In the September/October issue of the Washington Monthly, Timothy Noah sits down with Ralph Nader to discuss Nader’s new book Unstoppable: The Emerging Left-Right Alliance to Dismantle the Corporate State. As you can surmise from the book’s title, Nader is bullish on the electorate’s ability to roll back the degree of corporate power we see in contemporary America. Specifically, Nader believes we will soon pass a national hike in the minimum wage and break up the big banks, and he predicts that the Trans-Pacific Partnership will go down to defeat.

Nader also offers a strong defense of the U.S. Postal Service and supports the continuation of Saturday delivery of the mail.

The basic idea behind the book is that liberals and conservatives agree with each other a lot more than they may realize. Whether it is opposition to fighting undeclared wars, Wall Street crimes that go unpunished, or franchisees and their minimum wage workers who are getting screwed by the system, there are a host of areas where people can and should transcend the political divide and get things done.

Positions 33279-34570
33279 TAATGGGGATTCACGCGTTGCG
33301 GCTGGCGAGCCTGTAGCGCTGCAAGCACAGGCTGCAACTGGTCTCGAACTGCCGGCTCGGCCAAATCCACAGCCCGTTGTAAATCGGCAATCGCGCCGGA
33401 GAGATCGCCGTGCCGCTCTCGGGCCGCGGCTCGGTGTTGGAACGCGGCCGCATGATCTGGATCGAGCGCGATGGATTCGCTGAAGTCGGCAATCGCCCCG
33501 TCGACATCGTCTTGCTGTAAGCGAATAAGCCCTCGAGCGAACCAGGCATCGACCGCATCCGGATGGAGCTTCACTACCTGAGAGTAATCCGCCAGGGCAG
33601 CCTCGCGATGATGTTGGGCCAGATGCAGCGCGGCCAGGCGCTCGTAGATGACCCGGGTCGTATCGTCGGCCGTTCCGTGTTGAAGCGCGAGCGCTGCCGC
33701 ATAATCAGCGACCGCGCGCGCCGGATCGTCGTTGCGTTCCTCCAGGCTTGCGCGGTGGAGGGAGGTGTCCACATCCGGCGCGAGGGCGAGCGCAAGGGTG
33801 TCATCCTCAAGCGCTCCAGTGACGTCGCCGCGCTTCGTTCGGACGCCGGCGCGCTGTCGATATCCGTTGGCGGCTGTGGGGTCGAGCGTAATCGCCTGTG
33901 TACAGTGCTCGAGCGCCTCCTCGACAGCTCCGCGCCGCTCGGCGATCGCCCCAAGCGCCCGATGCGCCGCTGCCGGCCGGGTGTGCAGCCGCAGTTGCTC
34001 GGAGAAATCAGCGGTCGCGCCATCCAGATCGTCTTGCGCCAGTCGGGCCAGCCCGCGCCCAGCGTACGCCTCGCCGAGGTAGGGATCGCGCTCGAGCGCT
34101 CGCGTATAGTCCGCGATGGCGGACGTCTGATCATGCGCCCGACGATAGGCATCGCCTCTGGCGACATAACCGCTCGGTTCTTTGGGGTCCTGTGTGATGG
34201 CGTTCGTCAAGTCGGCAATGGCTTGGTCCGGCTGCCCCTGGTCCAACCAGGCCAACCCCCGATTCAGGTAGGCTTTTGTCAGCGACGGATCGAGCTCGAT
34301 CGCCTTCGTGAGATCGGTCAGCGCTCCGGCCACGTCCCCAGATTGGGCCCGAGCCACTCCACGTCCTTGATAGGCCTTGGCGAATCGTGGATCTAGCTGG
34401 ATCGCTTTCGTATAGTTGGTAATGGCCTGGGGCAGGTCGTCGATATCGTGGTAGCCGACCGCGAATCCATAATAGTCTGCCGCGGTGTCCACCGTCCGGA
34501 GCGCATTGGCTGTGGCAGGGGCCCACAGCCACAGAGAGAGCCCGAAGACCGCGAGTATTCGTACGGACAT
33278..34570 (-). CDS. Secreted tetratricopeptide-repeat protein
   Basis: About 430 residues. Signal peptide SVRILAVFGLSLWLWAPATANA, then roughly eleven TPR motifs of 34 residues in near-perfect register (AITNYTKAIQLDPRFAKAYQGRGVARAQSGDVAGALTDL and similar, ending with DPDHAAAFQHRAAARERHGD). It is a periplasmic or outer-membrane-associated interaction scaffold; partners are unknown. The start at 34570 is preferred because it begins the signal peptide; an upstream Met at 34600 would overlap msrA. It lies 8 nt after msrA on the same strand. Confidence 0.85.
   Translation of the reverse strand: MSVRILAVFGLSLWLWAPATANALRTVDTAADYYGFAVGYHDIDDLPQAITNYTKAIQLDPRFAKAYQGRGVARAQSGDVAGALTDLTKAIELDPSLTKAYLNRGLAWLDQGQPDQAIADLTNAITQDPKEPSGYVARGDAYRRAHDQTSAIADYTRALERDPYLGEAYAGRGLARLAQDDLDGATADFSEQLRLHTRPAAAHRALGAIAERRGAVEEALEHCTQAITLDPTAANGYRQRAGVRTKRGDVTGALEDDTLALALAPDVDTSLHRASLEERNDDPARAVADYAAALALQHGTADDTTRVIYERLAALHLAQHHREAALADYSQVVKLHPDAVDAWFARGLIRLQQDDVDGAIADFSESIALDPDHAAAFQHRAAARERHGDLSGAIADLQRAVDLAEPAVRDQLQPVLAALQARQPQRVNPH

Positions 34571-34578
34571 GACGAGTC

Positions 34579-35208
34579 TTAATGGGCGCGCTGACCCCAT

I am optimistic person by nature, by I have almost zero confidence that Congress can transcend anything, now or in the near future. I’d like to believe that Nader’s optimism is well-founded, but I see no signs of the Republicans responding to popular opinion. The fact that they have behaved so atrociously during Obama’s presidency, and particularly in light of his strong reelection, and are still on course to make gains in the upcoming election tells me that there are no repercussions for bad behavior in Washington. The only popular opinion that matters is the opinion of people who actually vote. Only a little over a third of country is even having Senate elections the Senate’s seats are up for grabs this year. What people want and what they are going to get are two completely different things.

Still, it’s good to see Ralph Nader feeling upbeat for a change. Maybe he’s right.

Check out the whole interview here.

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Martin Longman is the web editor for the Washington Monthly. See all his writing at